New Zealand’s largest billboard operator is today (April 19) presenting the Auckland City Council’s Billboards Bylaw
hearing with an alternative bylaw that would enable Council to achieve the controls it wants on the city’s visual
The APN Outdoor alternative bylaw, if adopted, would considerably reduce, if not eliminate the risk of legal challenge
faced by the Council’s current proposed bylaw.
The alternative bylaw has been prepared by a highly experienced team of urban planners and designers and environmental
It is designed as a comprehensive alternative to proposed harsh new regulations that would effectively ban billboards
from large parts of Auckland City and require the removal of the majority of existing billboards.
“We’re presenting Council with a fully-fledged, workable alternative to their tough new regulations,” said APN Outdoor
General Manager, Tim Simpkins. “It’s an alternative that would achieve Council’s goals for improving the visual amenity
of the city without closing down or significantly damaging the outdoor industry.”
The alternative bylaw has been drafted by a team including vastly experienced urban designer, Barry Rae, a director of
Transurban, planning consultant, Craig McGarr a director of Bentley and Co, Brent Harries, a director of the Traffic
Design Group, and Simon Berry, a barrister with 25 years’ experience in environmental law.
“We were very disappointed that despite the considerable effort and expense involved in preparing this alternative, none
of the suggestions were even mentioned in the Council officer’s report on the content of the more than 1,000 submissions
that opposed the bylaw. That officer’s report appeared to give little consideration to the vast weight of opposition to
these latest Council proposals for billboards and signs.
“The proposed bylaw draft from Council is so unreasonable as to be unlawful and will face legal challenge if it is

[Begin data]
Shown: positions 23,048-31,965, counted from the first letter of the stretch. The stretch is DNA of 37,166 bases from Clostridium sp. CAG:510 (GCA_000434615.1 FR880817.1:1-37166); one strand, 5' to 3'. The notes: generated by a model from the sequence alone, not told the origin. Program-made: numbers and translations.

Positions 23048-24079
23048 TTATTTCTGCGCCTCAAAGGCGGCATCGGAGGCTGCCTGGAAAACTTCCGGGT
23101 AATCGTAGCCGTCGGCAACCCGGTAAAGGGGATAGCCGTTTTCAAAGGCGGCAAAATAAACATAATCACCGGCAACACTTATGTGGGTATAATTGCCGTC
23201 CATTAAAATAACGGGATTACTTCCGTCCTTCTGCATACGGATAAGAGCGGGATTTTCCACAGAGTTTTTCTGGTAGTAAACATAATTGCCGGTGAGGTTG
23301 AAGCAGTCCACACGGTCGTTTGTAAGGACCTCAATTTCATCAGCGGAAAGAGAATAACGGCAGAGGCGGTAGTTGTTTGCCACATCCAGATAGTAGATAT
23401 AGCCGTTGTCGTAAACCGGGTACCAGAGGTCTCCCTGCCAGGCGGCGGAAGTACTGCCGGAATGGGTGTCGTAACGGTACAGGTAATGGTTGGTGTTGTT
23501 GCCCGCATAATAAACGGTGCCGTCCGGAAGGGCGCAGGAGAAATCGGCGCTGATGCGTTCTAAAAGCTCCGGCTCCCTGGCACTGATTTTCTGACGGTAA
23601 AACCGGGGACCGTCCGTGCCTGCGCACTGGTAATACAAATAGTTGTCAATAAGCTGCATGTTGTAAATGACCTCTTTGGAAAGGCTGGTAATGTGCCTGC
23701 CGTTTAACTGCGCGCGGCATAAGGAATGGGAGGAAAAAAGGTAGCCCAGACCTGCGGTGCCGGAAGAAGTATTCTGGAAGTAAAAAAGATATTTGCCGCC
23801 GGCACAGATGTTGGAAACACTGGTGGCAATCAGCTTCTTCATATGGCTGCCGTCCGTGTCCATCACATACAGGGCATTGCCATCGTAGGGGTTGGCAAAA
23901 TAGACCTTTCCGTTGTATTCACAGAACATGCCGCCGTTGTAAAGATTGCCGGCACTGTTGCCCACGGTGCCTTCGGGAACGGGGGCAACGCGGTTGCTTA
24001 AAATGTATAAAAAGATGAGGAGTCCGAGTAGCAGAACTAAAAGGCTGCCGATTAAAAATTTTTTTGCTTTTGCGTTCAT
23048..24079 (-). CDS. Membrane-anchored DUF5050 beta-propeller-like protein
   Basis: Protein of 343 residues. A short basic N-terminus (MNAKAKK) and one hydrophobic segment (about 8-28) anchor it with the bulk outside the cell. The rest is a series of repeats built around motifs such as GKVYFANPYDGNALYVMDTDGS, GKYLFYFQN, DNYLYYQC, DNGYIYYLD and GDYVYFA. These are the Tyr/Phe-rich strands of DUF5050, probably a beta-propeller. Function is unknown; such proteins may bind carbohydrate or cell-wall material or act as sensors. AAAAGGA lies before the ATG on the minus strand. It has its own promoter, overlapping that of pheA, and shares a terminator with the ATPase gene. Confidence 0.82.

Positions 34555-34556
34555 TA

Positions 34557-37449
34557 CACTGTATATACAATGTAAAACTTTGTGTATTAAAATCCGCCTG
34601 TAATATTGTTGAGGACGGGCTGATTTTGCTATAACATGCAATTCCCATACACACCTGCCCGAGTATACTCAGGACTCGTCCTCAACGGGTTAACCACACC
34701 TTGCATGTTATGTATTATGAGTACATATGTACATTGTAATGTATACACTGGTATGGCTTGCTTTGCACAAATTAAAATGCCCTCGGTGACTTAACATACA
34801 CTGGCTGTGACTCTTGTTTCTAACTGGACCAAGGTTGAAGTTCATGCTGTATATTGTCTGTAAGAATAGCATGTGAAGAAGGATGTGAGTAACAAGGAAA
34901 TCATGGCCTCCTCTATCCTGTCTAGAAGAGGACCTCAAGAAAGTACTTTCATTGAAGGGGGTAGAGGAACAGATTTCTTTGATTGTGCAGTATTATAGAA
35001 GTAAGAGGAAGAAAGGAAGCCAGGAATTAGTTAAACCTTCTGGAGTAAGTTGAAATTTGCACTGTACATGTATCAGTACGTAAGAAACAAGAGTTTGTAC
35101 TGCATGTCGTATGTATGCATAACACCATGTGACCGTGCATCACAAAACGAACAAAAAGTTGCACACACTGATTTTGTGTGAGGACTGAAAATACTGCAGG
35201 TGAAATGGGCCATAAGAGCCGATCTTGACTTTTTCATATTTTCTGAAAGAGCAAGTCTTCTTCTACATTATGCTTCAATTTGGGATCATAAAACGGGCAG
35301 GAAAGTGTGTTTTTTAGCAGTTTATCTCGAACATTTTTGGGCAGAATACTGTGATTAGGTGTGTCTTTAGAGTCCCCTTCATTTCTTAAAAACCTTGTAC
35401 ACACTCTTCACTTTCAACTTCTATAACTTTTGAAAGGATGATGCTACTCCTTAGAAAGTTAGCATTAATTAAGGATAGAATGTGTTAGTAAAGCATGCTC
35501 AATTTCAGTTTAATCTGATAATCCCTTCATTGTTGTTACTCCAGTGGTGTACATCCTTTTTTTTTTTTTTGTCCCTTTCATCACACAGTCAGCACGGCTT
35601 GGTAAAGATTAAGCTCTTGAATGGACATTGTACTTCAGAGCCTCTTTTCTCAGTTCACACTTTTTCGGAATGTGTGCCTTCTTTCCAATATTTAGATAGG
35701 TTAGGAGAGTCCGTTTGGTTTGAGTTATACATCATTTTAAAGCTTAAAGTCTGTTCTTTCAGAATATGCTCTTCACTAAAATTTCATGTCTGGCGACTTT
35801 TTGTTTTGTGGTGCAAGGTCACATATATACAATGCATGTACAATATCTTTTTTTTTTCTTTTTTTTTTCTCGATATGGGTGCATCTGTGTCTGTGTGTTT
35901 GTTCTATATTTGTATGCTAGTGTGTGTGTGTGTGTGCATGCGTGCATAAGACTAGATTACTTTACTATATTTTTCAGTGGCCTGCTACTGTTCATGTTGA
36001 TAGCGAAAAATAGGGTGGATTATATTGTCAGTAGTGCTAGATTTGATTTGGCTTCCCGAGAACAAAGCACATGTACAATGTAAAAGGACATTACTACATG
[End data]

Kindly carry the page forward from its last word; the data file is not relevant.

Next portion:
adopted in its current form. However, APN has looked at what Council says it wants and applied this high-powered team to
drafting an alternative bylaw.”
Among the controls suggested in the alternative bylaw are no new billboards above 30 metres in height and no
wall-mounted billboards at street level.
“Our alternative bylaw is both workable and lawful. Council could adopt this draft as is or use it as the basis for
development, by a joint working party between Council and the industry. The industry has been requesting a joint
approach for some time, without any sign of a response from Council.”
Mr Simpkins said the other key elements of the APN submission dealt with concerns about lack of demand for changes, lack
of consultation and a lack of in-depth research on the true economic impacts of the proposals.
“Council’s own initial economic impact of the proposed measures talked about job losses of around 170 and costs of about
$5 million. Council’s report has since been revised upwards to almost double the impact to around 300 job losses. APN’s
own economic analysis indicates those figures are still well below the true economic cost.
“If a private company made that many lay-offs for economic reasons there would be a huge outcry and that business would
be vilified. Council seems prepared to accept that level of economic impact just to get rid of billboards.”
Mr Simpkins said it was only now that Council was engaging in discussions with the industry. The results of public
surveys and the weight of submissions showed Council had clearly got the current proposals wrong.
“We are presenting a viable, legal alternative that achieves Council’s goals. I hope they’ll listen to us now.”
NB: The APN submission will be made around 3pm today.